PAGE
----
The Rise Of Creole-Italian Cooking
In the late 1800s, a new culinary influence came to New Orleans. A wave of immigrants from Italy--most of them fleeing extreme poverty in Sicily--arrived in the United States. New Orleans being the port that it was, many Sicilians wound up here. They liked what they saw, and sent word back to their families and friends to move here.
By the turn of the century, these new Orleanians had turned the French Quarter into the Italian Quarter--particularly in the vicinity of the French Market. They opened many businesses related to food, from grocery stores importing Italian goods to macaroni factories to restaurants. And they began celebrating St. Joseph--the patron saint of Sicily--with a joyous celebration with a lot of distinctive food.
Although they were treated to the same prejudices that poor newcomers always get (especially when they arrive in large numbers), the Sicilians saw their food immediately accepted and loved in America. Cookbooks from around 1900 already included spaghetti, tomato sauces and other obviously Italian dishes.
What happened in New Orleans was a little different. The established Creole ingredients and cooking styles began to be adopted by Italian cooks, and vice-versa. By the early 1900s a style of Italian cooking found nowhere else was well established in New Orleans.
The best example of this is what happened to the classic Italian recipe for the Mediterranean crustacean called scampo. There were no scampi here, so Italian cooks used the plentiful local shrimp instead. At Pascal's Manale restaurant, this evolved into a new dish: the spicy, buttery, and mis-named barbecue shrimp. The dish spread to other restaurants and homes, and is now one of the three or four best standard New Orleans dishes.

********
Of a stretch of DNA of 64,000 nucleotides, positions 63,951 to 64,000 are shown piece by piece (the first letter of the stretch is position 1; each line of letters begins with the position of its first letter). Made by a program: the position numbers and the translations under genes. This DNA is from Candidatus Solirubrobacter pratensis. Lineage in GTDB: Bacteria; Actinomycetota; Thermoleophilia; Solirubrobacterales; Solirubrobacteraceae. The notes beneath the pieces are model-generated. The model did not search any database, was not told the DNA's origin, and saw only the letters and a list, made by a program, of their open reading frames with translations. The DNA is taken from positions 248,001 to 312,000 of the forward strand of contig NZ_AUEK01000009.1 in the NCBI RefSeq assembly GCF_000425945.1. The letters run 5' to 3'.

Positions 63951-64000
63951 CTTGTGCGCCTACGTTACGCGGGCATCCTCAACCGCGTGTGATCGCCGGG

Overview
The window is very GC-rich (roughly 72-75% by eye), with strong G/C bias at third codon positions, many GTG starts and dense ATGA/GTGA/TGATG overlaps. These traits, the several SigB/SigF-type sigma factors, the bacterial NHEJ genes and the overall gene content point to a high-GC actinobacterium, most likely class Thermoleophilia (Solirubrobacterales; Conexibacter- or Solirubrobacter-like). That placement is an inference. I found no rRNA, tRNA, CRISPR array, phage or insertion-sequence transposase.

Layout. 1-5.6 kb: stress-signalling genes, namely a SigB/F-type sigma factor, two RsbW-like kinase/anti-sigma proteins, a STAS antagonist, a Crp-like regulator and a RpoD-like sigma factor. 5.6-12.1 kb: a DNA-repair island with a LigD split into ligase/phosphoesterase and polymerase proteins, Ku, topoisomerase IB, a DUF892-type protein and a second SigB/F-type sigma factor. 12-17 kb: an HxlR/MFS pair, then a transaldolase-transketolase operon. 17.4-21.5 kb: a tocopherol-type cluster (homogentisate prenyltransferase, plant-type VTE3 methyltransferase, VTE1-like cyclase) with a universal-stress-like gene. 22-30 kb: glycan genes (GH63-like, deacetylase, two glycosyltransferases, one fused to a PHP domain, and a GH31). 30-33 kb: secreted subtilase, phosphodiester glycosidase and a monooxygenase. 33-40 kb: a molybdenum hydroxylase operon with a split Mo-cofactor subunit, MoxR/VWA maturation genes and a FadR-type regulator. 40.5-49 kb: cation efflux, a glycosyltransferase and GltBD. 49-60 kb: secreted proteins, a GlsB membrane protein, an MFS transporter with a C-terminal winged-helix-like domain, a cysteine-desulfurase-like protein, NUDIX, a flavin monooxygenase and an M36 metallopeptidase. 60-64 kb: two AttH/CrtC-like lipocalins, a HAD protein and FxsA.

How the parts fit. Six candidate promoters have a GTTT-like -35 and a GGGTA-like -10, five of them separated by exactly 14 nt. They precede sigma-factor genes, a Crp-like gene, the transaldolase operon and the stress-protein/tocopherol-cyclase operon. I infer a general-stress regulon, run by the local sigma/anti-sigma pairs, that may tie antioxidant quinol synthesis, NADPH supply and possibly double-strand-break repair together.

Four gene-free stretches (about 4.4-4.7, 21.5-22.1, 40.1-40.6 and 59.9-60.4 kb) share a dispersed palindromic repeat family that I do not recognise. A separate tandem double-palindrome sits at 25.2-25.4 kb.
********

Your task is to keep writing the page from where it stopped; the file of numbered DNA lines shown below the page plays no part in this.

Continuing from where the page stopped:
The new Creole-Italian flavor was as different from the modern food of Sicily as Sicilian food is different from Northern Italian cooking. But the change was so gradual that most New Orleans Italians claim that they cook everything just like their grandmothers did, according to the one and only authentic Sicilian recipe. They always get a surprise when they go to Sicily for the first time and find the food nothing like their own.
Creole-Italian cooking today is marked by smooth, sweet, thick tomato sauces with a bit more red pepper than most. At its best, this can be good. Especially when it goes over a pasta or meat stuffed with bread crumbs, veal, herbs and garlic--a common Sicilian-inspired dish. Meatballs, anise-flavored Italian sausage, and the roast beef simmered in red sauce called daube are all regarded by local Italian families as the sacred center of a big Sunday family dinner.
As in most of America, the passing generations allowed a few regrettable evolutions. We've adopted the practice of dumping too much sauce over a pile of cooked pasta on the serving plate, instead of tossing the pasta in the sauce to coat it. We've moved pasta from a preliminary course to a side dish, making for grossly oversize entrees with everything piled up together. When there's cheese, there's too much of it, bubbling in the surplus of red sauce on top of the everything else. Quantity of portion has become the main draw in too many restaurants serving Creole-Italian food.
But the good restaurants working in that style can still warm your heart like no others.
Click on any of the restaurants listed below for a detailed, updated review.